So, then, given those concerns about our Bylaws, is there good to be found in this job description for our next president? Each UU must answer that question for her or himself.
First, go through and look for all the stuff that speaks of an egotistic, arrogant, triumphalist public profile, either to outsiders or within our community. Both our Christian and our Buddhist theological leaders have good noses for this kind of stuff. Take it out.
Second, look for stuff that calls for administrative competence. Are these elements in conflict with each other? I don’t know — and I really mean I don’t know — whether the ability to foster and lead centralized efficiency occurs in the same person who can inspire, support, and empower regional power centers. Historically, this has not been the case, but hey, what has history to teach us? In my own case, I would line up everything that smacks of prophetic voice and make it accountable to listening and delegation, rather than preaching and teaching. I suspect that this item, “Impressive leadership skills, including especially the ability to manage a complex organization, delegate to others, and assess and plan for effective work” is humanly impossible. I mean, what would be this person’s MBTI sorter?
The phrase, “Be a faithful risk-taker in service to a compelling vision” easily explains how Dana MacLean Greeley wound up shifting the Theological Fund to things he considered more important. People who see this as the primary purpose of their president make a point we have to address: how do we establish a counterweight to religiously oppressive charisma? This is especially important in the era of Pope Francis and Joel Osteen. But note that the Quakers have done this without giving away their polity. My own family includes a story of how this got done, because we are mostly Friends. During the era when my sister’s Yearly Meeting did not support equal marriage, her local meeting had to separate itself from this, their regional community, in order to witness their vision. But to the credit of both levels, the separation did not require a schism; instead, for several years, the local meeting stepped from voting to observer status. Active dialogue continued behind a publicly-stated “concensus.”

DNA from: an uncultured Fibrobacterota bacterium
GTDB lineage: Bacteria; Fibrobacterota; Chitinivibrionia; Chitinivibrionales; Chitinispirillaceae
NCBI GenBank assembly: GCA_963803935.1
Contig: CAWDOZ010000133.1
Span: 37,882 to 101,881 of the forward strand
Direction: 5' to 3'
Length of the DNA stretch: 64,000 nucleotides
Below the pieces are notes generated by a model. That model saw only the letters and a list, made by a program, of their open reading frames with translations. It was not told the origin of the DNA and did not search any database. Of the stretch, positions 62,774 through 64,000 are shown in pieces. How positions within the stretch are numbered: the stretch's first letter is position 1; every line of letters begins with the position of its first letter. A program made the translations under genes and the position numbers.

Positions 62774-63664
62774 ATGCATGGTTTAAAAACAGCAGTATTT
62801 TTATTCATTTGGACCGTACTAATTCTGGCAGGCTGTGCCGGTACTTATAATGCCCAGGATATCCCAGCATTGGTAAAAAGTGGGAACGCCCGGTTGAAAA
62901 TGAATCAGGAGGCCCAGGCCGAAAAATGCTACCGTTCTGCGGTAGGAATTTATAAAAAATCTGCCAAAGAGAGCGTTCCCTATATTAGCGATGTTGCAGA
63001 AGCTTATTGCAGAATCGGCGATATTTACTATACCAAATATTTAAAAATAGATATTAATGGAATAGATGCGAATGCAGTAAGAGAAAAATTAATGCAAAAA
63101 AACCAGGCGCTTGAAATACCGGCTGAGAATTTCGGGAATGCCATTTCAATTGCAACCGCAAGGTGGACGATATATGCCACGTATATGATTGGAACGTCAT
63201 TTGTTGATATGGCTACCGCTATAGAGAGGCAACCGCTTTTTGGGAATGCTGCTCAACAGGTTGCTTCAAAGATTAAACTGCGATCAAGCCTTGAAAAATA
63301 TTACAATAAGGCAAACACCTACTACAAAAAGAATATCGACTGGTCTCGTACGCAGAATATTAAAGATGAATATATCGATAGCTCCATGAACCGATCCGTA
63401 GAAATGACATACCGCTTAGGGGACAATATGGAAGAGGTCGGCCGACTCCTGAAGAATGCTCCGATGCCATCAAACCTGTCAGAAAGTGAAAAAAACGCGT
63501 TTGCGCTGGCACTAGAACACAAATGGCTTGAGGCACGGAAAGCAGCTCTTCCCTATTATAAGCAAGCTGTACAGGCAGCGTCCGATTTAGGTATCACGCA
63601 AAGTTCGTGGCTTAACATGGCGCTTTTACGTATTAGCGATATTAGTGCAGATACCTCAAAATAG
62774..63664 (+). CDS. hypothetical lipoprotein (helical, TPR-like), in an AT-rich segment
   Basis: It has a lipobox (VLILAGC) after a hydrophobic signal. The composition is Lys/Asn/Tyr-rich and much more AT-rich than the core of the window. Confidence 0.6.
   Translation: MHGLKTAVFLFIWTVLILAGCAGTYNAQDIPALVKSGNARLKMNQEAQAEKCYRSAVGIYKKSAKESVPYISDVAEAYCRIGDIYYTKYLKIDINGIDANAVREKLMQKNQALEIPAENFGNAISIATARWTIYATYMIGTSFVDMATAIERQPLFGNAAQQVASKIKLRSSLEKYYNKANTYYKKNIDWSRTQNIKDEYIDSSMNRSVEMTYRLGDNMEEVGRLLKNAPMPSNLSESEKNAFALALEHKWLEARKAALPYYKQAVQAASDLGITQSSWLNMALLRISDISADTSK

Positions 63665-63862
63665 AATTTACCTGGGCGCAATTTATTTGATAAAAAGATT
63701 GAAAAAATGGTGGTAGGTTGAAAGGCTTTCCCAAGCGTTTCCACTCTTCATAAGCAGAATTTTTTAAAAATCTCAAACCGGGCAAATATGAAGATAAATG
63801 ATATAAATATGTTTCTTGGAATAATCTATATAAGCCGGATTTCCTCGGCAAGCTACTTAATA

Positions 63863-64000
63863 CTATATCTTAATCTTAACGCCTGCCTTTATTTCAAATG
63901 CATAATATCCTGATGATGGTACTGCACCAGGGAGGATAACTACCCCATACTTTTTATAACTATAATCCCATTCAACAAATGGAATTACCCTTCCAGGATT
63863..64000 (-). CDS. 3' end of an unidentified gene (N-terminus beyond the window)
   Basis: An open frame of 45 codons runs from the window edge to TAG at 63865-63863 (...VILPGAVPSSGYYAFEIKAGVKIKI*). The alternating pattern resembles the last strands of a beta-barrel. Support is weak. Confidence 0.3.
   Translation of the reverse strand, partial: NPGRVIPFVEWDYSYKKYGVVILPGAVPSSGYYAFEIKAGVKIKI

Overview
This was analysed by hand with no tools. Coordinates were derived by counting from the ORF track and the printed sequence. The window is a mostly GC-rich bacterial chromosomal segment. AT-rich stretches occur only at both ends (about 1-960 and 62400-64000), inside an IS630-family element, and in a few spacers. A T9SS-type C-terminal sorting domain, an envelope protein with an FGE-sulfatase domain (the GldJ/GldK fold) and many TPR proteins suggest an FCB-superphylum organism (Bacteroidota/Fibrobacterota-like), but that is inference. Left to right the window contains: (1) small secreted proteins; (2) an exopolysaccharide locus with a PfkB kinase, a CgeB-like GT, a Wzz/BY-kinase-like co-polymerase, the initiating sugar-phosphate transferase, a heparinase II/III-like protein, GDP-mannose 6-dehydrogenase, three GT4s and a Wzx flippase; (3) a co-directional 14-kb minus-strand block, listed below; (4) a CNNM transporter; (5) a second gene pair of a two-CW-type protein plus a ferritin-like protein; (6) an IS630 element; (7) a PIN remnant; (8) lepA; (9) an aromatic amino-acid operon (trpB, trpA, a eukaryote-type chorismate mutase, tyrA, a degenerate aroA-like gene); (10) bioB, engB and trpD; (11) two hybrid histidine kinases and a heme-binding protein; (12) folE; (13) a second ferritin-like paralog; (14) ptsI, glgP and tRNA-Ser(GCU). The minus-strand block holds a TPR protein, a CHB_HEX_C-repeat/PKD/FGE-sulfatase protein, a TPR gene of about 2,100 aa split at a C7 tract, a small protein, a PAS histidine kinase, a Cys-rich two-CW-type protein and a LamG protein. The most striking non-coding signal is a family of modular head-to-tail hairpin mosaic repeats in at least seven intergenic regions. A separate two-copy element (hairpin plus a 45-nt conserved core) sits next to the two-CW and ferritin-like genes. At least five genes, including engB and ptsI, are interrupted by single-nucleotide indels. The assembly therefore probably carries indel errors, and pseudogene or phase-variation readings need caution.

And how could they do this? Because the Friends maintain vital and accountable regional organizational structures, with annual face-to-face raw honesty among themselves. How could the Episcopal Diocese of little New Hampshire become the first to elect, install, and maintain an openly-gay bishop: because New Hampshire is a place where people can, if they choose, know each other by character rather than category. Because Bishop Robinson entered a polity structure in which his flock knew they would see him regularly, openly, they could take the risk of prophetic vision for themselves.
As to fund-raising, I am on record, and will repeat that assertion again, that the UUA needs to move out of Greater Boston, further west and south, to the place where land prices are smaller and despair is greater. For is not the first call of Universalism to bring hope to the hopeless?